"We are concerned that the latest data shows the fairness gap has increased. If we are to ensure genuine fairness for disabled people in sport and activity, we cannot let disabled people be forgotten. We look forward to leading the discussion across sport and leisure to ensure that absolutely everybody in society is given the opportunity to be active."
Tackling these inequalities is a key feature of our Achieving Fairness strategy and Sport England’s Uniting the Movement. These results build an even more solid evidence base for why this work is needed and where resources and efforts should be focused.
We know that getting active can play a role in boosting the nation’s physical health and their mental wellbeing – the most active people in England have the highest levels of mental wellbeing.
This is important since overall levels of happiness have declined across the population during the pandemic, with loneliness and anxiety rising.
Sport and physical activity has a role to play in supporting economic recovery from the pandemic too. Existing research already shows that for every £1 spent on sport and physical activity, nearly £4 is generated for the English economy and society. Therefore, sport and physical activity can support the goal of levelling up communities and supporting the most disadvantaged people in society.
Sports Minister, Nigel Huddleston, said:
"These figures underline the fundamental role that sport and exercise play right across the country, supporting our physical and mental health, and bringing communities together.
"Throughout the pandemic we provided an unprecedented £1 billion of financial support to ensure the survival of the sport and leisure sector.
"Now that it has reopened, we've been clear that physical activity will remain a vital part of our recovery plan. We want every child to have access to 60 minutes of physical activity a day, and adults to do at least 2.5 hours a week.
"With additional government funding committed to grassroots sport pitches, public tennis courts and opening up school sport facilities, we are determined to give everyone the chance to participate, tackle obesity and encourage adults and young people to have more active lives."
Change over the year
Looking at the data from across the year, inactivity levels were highest for both disabled and non-disabled people during Jan – March 2021. This was during the last National lockdown. During this period, 45% of disabled people were doing less than 30 minutes of activity a week in this period.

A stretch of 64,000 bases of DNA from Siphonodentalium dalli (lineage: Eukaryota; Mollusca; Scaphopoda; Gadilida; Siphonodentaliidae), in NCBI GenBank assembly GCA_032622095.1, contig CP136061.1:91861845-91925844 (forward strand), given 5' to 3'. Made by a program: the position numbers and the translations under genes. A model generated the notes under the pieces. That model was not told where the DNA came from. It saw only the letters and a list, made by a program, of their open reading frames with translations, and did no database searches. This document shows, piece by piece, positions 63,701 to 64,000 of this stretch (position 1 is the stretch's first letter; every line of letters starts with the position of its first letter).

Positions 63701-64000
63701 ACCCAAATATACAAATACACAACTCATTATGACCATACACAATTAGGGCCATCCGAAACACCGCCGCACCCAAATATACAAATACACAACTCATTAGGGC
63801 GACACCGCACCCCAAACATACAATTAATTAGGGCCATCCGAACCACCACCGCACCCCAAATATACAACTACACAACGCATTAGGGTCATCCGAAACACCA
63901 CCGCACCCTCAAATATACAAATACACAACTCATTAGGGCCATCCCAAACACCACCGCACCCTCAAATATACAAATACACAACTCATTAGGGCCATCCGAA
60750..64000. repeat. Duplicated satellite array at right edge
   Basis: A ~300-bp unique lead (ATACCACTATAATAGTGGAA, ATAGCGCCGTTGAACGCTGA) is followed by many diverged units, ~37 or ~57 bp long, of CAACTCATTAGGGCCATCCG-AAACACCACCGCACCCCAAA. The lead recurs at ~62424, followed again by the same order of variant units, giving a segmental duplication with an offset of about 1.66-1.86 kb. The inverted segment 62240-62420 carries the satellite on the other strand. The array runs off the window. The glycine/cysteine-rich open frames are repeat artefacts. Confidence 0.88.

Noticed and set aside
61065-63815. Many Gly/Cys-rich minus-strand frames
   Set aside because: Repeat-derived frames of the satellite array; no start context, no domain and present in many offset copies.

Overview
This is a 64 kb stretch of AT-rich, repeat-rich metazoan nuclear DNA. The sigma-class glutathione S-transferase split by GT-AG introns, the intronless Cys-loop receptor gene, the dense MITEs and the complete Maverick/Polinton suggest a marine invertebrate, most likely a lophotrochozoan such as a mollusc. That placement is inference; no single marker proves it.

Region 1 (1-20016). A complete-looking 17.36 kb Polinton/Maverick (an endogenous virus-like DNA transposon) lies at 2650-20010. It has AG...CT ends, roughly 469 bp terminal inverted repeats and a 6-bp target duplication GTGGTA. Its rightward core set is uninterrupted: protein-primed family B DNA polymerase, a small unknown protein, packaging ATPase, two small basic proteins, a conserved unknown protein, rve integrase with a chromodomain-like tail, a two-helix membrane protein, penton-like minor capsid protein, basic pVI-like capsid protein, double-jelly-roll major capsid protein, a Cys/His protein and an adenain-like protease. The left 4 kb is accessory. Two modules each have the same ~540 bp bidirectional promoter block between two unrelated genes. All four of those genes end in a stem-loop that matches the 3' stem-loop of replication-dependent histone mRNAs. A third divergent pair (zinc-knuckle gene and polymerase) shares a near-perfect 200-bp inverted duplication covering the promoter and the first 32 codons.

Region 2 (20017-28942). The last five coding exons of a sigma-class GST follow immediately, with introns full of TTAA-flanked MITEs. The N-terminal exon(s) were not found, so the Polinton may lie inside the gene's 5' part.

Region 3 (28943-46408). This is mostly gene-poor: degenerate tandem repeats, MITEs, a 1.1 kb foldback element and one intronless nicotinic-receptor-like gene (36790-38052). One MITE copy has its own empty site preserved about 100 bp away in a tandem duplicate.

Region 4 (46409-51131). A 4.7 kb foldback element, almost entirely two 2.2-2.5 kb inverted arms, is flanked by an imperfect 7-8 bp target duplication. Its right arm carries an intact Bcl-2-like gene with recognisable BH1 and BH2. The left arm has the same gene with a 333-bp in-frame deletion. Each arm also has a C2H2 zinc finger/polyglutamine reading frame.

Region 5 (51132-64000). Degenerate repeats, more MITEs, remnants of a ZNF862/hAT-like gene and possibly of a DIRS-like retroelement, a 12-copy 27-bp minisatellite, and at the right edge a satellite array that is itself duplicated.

However, the fairness gap was highest in the first period of ending restrictions in May-July 2020. 43.8% of disabled people were inactive compared to 22.8% of non-disabled people, resulting in a fairness gap of 21%.
The latest period of ending restrictions in Mar-May 2021 again shows an increase in the fairness gap (to 20.4%). This suggests that disabled people are less likely to be taking advantage of opportunities to be active once restrictions are lifting.
Number of impairments
Inactivity increases with the number of impairments a person has. The pandemic has led to increases in activity for all impairment groups compared to the previous 12-month period.
- 6% of people with 1 impairment were inactive (2.8% increase from 30.8%)
- 2% of people with 2 impairments were inactive (3.3% increase from 37.9%)
- 7% of people with 3 impairments were inactive (1.7% increase from (49%).
About the survey
Data from over 172,970 adults in England was collected between May 2020 and May 2021 using an online and paper questionnaire. This data contains information from a full year of coronavirus restrictions.
Other useful resources
- Activity Alliance ‘Annual Disability and Activity Survey 2020-21’
- Activity Alliance ‘The impact of COVID-19 on disabled people (March 2020)’
- Sport England ‘Understanding the Impact of COVID-19: how might people behave as restrictions ease?’